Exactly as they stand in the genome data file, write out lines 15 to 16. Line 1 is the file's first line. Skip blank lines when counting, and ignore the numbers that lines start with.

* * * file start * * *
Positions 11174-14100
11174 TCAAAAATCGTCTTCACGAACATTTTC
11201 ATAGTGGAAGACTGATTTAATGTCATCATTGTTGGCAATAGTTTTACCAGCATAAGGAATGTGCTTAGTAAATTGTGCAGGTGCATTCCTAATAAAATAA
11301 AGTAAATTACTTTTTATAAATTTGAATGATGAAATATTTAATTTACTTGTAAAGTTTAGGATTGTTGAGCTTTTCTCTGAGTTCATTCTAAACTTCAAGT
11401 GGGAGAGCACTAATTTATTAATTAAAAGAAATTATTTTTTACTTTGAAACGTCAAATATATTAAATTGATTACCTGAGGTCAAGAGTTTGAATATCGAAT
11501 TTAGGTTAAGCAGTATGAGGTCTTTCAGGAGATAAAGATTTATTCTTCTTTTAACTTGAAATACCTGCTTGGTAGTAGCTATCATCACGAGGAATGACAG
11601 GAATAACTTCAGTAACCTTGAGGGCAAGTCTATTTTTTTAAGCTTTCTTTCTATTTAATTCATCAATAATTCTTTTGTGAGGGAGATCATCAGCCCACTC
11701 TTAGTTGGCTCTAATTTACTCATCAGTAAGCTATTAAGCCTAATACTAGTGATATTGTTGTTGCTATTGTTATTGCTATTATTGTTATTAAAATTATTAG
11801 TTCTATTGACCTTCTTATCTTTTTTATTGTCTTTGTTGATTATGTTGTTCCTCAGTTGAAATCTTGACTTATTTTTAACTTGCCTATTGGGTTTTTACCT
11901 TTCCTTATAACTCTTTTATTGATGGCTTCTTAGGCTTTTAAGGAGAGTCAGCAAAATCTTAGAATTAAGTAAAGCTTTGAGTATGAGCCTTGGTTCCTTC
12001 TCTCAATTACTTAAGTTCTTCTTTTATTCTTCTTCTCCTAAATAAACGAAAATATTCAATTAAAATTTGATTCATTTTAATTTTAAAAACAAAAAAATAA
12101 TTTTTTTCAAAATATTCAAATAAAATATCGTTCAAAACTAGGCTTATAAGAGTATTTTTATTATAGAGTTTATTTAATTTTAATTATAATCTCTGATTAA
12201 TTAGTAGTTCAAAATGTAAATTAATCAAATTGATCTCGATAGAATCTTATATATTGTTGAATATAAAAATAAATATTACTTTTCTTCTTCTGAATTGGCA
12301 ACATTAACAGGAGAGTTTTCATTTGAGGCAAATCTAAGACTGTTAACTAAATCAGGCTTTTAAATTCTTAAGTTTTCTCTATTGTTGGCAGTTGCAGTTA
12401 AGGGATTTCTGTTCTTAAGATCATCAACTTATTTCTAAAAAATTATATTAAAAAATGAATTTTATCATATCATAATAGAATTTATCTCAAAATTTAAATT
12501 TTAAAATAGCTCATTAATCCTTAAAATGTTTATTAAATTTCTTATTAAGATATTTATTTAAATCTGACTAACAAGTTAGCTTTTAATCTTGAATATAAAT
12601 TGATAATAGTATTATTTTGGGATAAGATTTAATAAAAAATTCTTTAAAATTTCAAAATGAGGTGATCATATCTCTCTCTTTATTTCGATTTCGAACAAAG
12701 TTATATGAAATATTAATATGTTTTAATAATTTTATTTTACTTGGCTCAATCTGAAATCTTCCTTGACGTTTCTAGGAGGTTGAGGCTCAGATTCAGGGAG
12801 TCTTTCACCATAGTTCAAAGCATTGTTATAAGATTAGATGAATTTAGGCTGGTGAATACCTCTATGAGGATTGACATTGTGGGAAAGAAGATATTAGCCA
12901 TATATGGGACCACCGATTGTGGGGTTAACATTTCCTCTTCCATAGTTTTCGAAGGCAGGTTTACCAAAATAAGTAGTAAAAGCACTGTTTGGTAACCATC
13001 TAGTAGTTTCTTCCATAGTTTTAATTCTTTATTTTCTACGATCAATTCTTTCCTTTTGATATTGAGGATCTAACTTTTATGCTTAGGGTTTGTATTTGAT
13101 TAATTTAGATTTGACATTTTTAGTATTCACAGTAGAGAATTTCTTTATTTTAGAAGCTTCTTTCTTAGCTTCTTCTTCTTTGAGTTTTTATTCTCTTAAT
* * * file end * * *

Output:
12401 AGGGATTTCTGTTCTTAAGATCATCAACTTATTTCTAAAAAATTATATTAAAAAATGAATTTTATCATATCATAATAGAATTTATCTCAAAATTTAAATT
12501 TTAAAATAGCTCATTAATCCTTAAAATGTTTATTAAATTTCTTATTAAGATATTTATTTAAATCTGACTAACAAGTTAGCTTTTAATCTTGAATATAAAT